Artificial intelligence invites itself to the Cannes Film Market

The Cannes Film Market, the festival’s commercial platform, was created in 1959 by Emile Natan to allow film industry professionals (producers, distributors, exporters, importers) to meet in a dedicated space. It offers conferences, film selections and events where participants can discover, among other things, new technologies and the latest trends in the film industry. This year, artificial intelligence has taken center stage.

When we talk about artificial intelligence in the world of cinema, we immediately think of movies dedicated to it: A Space Odyssey, AI Artificial Intelligence, Matrix, Terminator … Apart from being the theme of certain movies, AI is increasingly used in their time creation: Project support, subtitle development, dubbing, special effects, aging or facial rejuvenation, etc.

Predict the success of a movie project using AI

During the day dedicated to new AI tools and new technologies like XR, an experiment took place: the producers came to present their film projects, then a series of images quickly appeared on a screen behind them, anticipating the possible success of the film. Sami Orpa, CEO of Largo.ai, a start-up based in Switzerland, then commented on the results. The company unveils artificial intelligence software aimed at helping producers, distributors, directors, writers, financiers, actors and actresses in their decision-making process. Sami Orpa explains:

“First, it does not replace the creative process of artificial intelligence, a tool of assistance. Producers or distributors can use it and analyze all stages of their project: from development to distribution. For example, at the pre-production stage, they can upload scripts of their films to the system and the system automatically provides information about their content, selected cast and potential box office results or streaming platform or even viewer type. That film might be interested. A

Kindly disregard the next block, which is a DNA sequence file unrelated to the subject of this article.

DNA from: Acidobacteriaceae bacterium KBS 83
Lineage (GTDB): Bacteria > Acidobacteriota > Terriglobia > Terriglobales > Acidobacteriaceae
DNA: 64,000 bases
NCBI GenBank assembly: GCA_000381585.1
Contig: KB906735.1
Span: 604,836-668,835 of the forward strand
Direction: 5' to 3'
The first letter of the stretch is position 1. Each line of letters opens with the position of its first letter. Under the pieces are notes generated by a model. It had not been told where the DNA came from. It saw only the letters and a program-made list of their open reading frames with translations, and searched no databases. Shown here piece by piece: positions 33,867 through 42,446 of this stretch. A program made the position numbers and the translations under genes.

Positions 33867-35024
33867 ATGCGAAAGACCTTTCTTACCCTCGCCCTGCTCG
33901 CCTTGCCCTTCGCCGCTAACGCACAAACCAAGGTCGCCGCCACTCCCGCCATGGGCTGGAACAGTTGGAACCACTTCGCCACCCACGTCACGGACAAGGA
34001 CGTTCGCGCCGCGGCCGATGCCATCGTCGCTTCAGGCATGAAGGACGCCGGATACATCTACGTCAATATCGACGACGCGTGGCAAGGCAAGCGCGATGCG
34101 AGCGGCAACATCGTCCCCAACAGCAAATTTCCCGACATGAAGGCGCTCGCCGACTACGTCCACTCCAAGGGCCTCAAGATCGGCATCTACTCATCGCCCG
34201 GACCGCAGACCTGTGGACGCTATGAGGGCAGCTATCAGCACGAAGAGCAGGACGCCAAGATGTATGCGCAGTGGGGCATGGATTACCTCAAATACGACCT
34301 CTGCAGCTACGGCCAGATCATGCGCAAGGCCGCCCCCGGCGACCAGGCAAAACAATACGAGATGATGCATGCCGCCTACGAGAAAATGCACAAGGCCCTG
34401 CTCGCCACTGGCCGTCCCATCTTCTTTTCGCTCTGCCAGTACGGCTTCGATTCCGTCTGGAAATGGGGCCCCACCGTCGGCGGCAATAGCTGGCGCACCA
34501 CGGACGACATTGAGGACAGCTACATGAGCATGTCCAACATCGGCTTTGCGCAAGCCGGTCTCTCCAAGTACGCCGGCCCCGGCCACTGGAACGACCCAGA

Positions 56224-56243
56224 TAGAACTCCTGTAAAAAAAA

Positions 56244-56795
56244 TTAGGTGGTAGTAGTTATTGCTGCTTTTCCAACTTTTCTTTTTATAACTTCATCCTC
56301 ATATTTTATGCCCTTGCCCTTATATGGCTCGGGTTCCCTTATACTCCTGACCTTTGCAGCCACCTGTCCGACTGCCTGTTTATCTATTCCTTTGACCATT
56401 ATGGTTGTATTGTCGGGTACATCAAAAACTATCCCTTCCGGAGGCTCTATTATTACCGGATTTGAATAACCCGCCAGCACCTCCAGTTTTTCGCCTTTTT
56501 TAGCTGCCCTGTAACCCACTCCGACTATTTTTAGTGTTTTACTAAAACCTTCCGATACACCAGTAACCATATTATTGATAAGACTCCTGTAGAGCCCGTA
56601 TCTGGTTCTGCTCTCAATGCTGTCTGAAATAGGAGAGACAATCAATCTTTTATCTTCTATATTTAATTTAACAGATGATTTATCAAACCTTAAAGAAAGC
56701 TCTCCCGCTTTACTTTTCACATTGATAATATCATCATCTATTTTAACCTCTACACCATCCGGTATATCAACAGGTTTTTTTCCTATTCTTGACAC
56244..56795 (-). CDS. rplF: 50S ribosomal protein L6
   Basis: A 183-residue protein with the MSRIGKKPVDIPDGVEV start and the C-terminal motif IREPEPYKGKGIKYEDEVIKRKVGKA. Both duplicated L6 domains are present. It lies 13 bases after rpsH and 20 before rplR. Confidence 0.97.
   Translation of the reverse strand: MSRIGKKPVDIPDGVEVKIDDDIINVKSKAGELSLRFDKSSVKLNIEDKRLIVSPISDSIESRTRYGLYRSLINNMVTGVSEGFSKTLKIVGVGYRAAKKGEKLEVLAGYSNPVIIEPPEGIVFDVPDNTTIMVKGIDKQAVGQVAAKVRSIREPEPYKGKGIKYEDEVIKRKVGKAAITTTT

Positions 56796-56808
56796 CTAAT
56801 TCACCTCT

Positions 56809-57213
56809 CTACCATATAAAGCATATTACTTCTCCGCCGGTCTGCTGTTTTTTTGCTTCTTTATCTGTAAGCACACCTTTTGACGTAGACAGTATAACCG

AI was trained on 60,000 European and American films, in all genres, whether they were well received by critics or viewers. Scenarios that never ended in a film have also been integrated with the learning process to make AI as efficient as possible. According to Sami Arpa, the result is about 80% efficiency.

Sami Orpa, a computer scientist but also a filmmaker, realized the potential of this innovation by observing what was already on the platform. “Amazon and Netflix use a lot of data, innovation and it disrupts the industry. This information and technology is not available to others. So that was our goal: to provide technology for the whole industry. ” He said in an interview with DNA:

“It simply came to our notice then. You may have good data, but not the right technology, or vice versa. Either way, it’s useless. Big studios like Warner Bros. or Sony have “good” data, but they don’t have Netflix technology. Independent producers do not have data or technology. We both have. To feed our technology, we use public data (budget, casting, box office results). We also work with personal partners who provide us with their data. And finally, we create our own data; We have a VOD service and TV channel, Sofy.tv. A

Hundreds of producers today use the Largo.ai software, which analyzes about 1,000 projects a year.

CNC helps in the development of AI

In France, the National Center for Cinema and the Moving Image (CNC) encourages the use of AI and new technologies, as well as support for visual effects and training. Vincent Florent, Digital Director, CNC, says:

“It’s support at risk, because projects are often quite risky and sometimes take time to pay off. A

CNC spends eight million euros each year on innovative and technological projects and ten million euros on production.

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